As I was writing in my previous post there is something interesting going on in WCF. But before I go into the details, let me explain the situation.
There are 3 services in our project, one business service, one process service and one front end. We use WCF to communicate between these services. We are using basicHttpBinding and we have a central set of XSD schema's from which we generate code using the svcutil tool provided with .NET Framework 3.0. This has been working pretty good for us, but for a while now we are experiencing random exceptions when WCF calls are being made.
These exceptions are of type System.ExecutionEngineException. According to the documentation these exceptions are thrown whenever the .NET Runtime suffers from some internal error. However, the exception itself doesn't provide any meaningful information about what caused the exception to occur. In fact, we haven't been able to get any useful information from either the EventLog or our own logging framework. There are some messages in the EventLog but they only indicate that there was a fatal execution engine error and that the faulting module is mscorwks.dll.
Because the .NET Runtime itself is crashing, the application pool that is serving our service (we are hosting inside IIS) gets shutdown. If the exception occurs in the application pool serving our front end the end user is presented with a login dialog. Obviously this is unacceptable.
Unfortunately the exception occurs on pretty much all the machines we are using, from development to production. We haven't been able to reproduce the error consistently and enabling all types of logging and tracing that are available (including WCF's extensive logging and tracing options) haven't been able to provide us with a cause for this exception to occur. So after trying to establish the cause of this exception by using logging and tracing for a couple of weeks, we tried using the debugging tools provides by Microsoft to debug the ASP.Net worker processes.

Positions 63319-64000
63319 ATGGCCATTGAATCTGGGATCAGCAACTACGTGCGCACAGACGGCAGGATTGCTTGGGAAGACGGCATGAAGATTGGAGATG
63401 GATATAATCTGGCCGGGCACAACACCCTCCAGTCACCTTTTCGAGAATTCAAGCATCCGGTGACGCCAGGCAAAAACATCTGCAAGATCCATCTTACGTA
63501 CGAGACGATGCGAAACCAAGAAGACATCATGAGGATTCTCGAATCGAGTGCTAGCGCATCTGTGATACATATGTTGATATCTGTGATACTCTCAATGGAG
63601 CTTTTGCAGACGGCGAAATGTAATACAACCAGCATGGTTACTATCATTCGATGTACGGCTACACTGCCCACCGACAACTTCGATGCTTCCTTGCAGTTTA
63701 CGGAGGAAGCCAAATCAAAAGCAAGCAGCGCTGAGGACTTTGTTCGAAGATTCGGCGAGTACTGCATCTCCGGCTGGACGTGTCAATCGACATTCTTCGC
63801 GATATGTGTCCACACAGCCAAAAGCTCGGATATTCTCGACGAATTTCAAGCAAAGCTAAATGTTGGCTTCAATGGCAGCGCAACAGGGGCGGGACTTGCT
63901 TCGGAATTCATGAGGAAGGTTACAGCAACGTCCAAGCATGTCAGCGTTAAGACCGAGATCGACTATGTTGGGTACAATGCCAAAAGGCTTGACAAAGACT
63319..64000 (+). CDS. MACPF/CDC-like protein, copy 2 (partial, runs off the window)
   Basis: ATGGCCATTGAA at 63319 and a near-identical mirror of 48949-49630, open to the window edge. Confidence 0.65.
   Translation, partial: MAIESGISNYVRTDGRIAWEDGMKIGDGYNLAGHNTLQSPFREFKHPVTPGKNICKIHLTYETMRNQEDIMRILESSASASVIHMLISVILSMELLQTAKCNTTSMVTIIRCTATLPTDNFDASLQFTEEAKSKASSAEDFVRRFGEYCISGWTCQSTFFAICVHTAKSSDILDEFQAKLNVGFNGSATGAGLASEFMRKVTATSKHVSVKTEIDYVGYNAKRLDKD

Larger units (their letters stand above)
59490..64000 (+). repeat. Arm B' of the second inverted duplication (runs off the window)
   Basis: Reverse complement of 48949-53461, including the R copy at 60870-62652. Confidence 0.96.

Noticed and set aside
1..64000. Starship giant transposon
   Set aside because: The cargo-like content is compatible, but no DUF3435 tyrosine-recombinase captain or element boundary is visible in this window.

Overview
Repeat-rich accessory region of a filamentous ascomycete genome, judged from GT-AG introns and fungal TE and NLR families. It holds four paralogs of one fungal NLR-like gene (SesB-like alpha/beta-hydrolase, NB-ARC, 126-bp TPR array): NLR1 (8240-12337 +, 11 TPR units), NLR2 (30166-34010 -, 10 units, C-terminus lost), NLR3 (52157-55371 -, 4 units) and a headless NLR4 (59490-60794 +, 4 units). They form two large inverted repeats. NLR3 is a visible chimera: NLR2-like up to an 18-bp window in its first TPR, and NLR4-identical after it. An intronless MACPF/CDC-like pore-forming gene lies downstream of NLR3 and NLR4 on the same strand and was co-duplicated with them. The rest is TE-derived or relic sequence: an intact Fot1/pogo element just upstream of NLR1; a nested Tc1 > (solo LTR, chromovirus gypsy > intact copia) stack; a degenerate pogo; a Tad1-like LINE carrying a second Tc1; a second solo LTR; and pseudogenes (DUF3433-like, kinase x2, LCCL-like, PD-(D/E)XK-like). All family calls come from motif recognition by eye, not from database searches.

What we have been able to find out so far that an exception occurs inside the service. We have written an extension for WCF which allows us to have exceptions that occur in the service to be automatically translated to either a FunctionalException or a TechnicalException, so these should be handled gracefully. Both FunctionalException and TechnicalExceptions are serialized and returned to the caller, but according to the stack trace we have been able to retrieve something goes wrong while serializing the exception.
We are still not sure what is causing this, but something goes very wrong. We are currently trying to create a full dump, instead of a minidump so that we hopefully can see what data is being passed around. If we found out anything new, I will definitely blog about it again.